Amazon has launched what it describes as ‘reader powered publishing’ in the form of Kindle Scout, a crowdsourcing initiative to find unpublished authors and, uh, publish them. The hypermegaomnicompany outlines the venture as ‘a place where readers help decide if a book gets published. Selected books will be published by Kindle Press and receive 5-year renewable terms, a $1,500 advance, 50% eBook royalty rate, easy rights reversions and featured Amazon marketing. ‘
He was chief hack and music editor of webzine Brazen from 2006 to 2010, and hosted Left of the Dial on Subcity Radio from 2008 to 2011.
He can be heard semi-regularly on the podcast of Scottish cultural blog Scots Whay Hae ('20th best website in Scotland!' - The List), and in 2011 founded Seen Your Video, a film and music podcast and blog based in Glasgow. He has a Masters degree in Scottish Literature from the University of Glasgow that will never have any practical application. You are on a hiding to nothing if you follow him on Twitter expecting any kind of hot publishing scoop.
A copy of Action Comics #1 – arguably the single most sought after issue in the history of the medium – recently sold at (eBay) auction for $3,207,852, the most money ever paid for a single comic book by a margin of about a million dollars. Its nearest competitor? Another, less pristine copy of Action Comics #1, sold in 2011 for $2,161,000. Only 50 or so unrestored first run copies remain extant, and at those rates, anyone who wants to read the first appearances of Sticky-Mitt Stimson, Scoop Scanlon the Five Star Reporter (perfect name for a reporter between the wars, A+) and some dude named Superman in their original form needs to have some serious capital behind them.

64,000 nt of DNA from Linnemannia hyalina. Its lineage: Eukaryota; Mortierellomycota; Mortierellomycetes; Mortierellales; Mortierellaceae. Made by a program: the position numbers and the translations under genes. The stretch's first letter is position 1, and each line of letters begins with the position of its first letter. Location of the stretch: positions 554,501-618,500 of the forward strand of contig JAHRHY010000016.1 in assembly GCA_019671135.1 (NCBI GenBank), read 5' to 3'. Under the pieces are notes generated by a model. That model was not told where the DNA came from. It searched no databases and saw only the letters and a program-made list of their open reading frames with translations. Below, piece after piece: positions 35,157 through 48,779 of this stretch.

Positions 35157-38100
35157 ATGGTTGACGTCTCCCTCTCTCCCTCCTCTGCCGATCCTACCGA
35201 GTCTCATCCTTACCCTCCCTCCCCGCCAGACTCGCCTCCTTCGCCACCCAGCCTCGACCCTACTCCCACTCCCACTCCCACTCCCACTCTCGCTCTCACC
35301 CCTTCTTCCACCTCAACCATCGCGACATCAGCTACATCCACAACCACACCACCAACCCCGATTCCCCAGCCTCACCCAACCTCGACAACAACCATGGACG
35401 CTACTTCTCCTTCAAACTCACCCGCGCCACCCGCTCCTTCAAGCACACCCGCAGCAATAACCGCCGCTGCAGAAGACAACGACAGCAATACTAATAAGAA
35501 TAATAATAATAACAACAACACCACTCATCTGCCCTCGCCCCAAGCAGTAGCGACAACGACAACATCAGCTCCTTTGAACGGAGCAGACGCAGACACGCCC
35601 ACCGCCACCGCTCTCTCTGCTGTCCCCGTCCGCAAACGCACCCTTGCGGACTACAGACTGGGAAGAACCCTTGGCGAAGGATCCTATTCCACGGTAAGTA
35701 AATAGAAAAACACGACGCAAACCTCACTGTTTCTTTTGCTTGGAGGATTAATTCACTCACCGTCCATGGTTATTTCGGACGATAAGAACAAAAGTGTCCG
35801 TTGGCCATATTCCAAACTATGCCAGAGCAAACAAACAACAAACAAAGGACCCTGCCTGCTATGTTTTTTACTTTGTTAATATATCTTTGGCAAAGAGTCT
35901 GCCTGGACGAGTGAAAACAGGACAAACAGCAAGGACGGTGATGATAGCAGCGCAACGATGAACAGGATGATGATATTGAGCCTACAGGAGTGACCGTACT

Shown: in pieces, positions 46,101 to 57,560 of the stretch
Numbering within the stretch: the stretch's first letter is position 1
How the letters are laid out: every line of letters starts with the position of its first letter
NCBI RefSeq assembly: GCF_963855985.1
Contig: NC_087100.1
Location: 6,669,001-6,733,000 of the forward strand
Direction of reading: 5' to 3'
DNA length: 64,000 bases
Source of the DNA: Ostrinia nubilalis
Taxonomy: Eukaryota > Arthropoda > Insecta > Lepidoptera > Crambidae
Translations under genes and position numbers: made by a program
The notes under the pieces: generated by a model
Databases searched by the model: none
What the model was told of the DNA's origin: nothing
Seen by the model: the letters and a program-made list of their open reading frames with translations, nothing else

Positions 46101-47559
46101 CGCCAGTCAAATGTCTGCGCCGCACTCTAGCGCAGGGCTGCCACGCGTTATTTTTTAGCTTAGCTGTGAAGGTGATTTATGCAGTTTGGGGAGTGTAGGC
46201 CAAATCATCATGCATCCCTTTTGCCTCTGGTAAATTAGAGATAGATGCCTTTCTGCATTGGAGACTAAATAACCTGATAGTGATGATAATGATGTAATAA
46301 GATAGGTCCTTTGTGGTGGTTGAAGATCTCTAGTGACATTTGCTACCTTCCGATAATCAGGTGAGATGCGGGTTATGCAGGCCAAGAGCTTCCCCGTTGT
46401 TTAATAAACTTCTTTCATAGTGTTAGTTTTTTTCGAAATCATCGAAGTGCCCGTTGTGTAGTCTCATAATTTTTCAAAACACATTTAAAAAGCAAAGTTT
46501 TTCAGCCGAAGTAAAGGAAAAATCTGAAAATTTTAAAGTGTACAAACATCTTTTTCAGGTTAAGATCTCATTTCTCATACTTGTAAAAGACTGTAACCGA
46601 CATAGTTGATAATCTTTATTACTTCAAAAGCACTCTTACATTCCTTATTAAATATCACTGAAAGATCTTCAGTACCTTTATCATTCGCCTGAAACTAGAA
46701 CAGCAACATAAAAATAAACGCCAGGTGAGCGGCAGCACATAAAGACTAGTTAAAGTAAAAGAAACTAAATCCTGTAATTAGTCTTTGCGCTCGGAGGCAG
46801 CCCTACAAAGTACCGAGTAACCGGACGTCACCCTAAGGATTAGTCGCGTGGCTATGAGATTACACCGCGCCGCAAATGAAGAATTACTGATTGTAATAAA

Credit where it’s due to Waterstones’ PR staff: following a potentially embarrassing incident last week, in which an American tourist had to tweet and post on Instagram for help (#nofilter) after being locked inside the chain’s Trafalgar Square branch for two hours when staff closed up without realising he was still there, they’ve spun what could be a clammy nightmare into a dream come true for a certain kind of book lover. Realising that being locked inside a bookshop for several hours isn’t necessarily so unappealing a prospect, the shop is this Friday hosting a ‘sleepover’ for ten guests and their plus ones.
If you haven’t already started affecting a veneer of cool disdain as a reaction to everyone else losing their minds, you may be mildly excited by the recent news that David Lynch and Mark Frost’s seminal TV show Twin Peaks will be returning to TV screens in 2016 for a third season, 25 years after the end of its second.
Though, predictably, Lynch has been the focal point of most coverage of the show’s return (given his far higher profile during its hiatus than that of his co-creator), Frost also played a key role in developing Twin Peaks‘ unique tone and – as if to reinforce that this isn’t just The David Lynch Show – has revealed that he is writing a novel detailing the lives of the town’s residents over the 25 years between episodes.